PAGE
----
What is “Living Probate?”

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Explaining living probate:

Living Probate is a term used to describe what happens to those who become mentally incapacitated without proper planning in place. Living probate is the legal proceeding required to put a guardianship in place for a person who can no longer manage his own affairs or make decisions about his care. If a person cannot take care of himself because of mental or physical impairments brought on by age, illness, or injury, his loved ones may need to go before a judge and ask that the court appoint a conservator or guardian. The court has the authority to appoint one or more people to handle decisions about the incapacitated person’s life.

In that case, another person must be appointed to make financial and other decisions for the incapacitated person because he or she is no longer able to make those alone. This process of arranging for someone to make decisions for the incapacitated person is called a guardianship or conservatorship, depending on the jurisdiction, and is a process supervised by a probate court.

In some jurisdictions, a “guardian” is appointed to oversee decisions pertaining to the incapacitated person’s body, while a “conservator” is appointed to oversee decisions pertaining to the person’s financial affairs.

Why Is It Called “Living Probate”?

Except in certain cases, your will must go through probate after your death. This process certifies your will and appoints an executor to oversee paying your final bills and distributing your remaining assets. If a person is no longer able to make decisions about their care or manage their own affairs, the process to appoint a guardian works in a similar manner. The court will need to look into your mental and physical ability to make decisions, voice opinions, and take care of financial matters. If it determines you are not competent to handle matters on your own, the court will appoint an executor — or guardian — to oversee your care and deal with your assets as needed.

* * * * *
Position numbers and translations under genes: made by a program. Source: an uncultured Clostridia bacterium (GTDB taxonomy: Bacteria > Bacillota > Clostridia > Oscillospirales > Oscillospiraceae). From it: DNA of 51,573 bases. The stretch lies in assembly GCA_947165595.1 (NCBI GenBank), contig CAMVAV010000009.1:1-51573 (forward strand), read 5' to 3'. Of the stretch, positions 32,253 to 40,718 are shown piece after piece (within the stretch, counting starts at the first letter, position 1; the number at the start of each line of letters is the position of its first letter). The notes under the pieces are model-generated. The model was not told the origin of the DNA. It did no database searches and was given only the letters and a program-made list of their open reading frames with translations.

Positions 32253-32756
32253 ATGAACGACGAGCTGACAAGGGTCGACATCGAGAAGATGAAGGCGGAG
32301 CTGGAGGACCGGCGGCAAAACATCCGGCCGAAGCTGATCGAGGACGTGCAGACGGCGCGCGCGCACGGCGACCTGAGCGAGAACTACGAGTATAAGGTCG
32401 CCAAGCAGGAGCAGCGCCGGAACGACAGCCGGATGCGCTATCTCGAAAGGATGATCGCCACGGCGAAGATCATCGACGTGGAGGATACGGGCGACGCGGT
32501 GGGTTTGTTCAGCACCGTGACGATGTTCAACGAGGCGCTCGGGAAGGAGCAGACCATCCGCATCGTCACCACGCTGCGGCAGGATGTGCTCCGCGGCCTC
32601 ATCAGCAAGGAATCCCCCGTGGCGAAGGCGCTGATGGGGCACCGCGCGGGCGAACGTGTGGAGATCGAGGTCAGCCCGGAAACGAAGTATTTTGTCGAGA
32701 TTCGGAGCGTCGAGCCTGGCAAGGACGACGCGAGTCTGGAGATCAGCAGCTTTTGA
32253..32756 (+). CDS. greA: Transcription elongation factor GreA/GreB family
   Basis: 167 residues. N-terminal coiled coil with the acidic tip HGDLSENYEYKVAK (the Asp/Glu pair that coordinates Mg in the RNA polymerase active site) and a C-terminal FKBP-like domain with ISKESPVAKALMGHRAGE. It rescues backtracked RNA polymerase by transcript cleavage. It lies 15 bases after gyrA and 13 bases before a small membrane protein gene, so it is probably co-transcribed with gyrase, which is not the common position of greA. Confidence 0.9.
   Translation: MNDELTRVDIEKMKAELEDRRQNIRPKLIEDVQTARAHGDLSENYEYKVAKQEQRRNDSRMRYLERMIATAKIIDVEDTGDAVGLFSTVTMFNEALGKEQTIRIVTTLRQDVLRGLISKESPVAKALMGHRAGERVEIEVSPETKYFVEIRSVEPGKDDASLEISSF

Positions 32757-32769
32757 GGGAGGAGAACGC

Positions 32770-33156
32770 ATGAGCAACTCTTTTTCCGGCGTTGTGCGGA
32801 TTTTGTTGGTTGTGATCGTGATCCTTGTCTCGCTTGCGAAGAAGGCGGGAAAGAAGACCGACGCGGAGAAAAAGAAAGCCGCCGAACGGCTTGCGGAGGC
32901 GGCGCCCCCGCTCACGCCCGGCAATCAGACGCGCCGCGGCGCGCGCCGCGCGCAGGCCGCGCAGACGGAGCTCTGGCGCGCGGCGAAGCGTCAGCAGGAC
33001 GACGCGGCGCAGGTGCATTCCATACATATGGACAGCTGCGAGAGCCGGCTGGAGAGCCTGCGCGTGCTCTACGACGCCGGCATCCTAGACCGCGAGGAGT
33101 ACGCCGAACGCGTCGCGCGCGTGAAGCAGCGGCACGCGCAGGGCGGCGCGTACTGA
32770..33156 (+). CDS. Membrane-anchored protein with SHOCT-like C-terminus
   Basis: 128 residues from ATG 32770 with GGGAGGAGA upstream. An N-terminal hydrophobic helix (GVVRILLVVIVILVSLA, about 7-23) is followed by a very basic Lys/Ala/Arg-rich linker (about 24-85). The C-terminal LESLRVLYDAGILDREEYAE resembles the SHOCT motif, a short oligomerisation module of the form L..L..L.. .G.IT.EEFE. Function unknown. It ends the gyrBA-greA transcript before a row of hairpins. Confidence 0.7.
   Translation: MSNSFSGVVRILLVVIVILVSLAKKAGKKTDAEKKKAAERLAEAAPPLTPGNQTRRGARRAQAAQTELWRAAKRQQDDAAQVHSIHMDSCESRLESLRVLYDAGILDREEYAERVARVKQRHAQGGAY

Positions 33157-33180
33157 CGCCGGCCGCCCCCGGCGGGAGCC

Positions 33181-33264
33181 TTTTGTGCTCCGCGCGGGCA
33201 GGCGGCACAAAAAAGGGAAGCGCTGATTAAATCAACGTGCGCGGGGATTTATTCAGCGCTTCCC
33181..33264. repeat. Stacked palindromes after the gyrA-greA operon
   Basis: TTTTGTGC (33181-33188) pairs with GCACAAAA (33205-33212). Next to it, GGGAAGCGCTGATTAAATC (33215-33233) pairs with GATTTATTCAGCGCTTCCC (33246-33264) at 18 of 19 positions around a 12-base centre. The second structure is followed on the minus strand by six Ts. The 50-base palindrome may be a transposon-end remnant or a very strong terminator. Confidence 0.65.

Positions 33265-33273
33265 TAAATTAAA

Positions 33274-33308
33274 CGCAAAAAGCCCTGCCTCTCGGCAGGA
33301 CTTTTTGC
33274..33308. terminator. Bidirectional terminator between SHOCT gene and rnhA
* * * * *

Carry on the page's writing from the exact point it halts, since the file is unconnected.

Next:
The Living Probate Process

The living probate process begins when a loved one raises concerns a person may no longer be competent enough to make decisions on his own. Unless there is a durable power of attorney as a part of their estate plan, the courts must get involved.

If the evidence supports the family member’s claim, the court will:

  • Declare the person in question mentally incompetent;
  • Appoint a guardian to make medical and care decisions, as well as ensure the person in question receives quality care daily; and
  • Appoint a guardian or conservator to oversee the person’s financial affairs. (Often, this is the same person, such as when the individual in question is married with a competent spouse. It does not have to be the same person, however.)

Avoiding Living Probate

The living probate process does not always go smoothly. You will be much better off if you have a plan in place before you need one. A durable power of attorney and other estate planning tools can help you avoid living probate.

If you must go through living probate in New Jersey, you will want an estate attorney on your side. The process of having the courts assign a guardian can take time and cost the person’s family a lot of money. It also requires the guardian to file regular accounting reports and other information, even if the person she cares for is an immediate family member.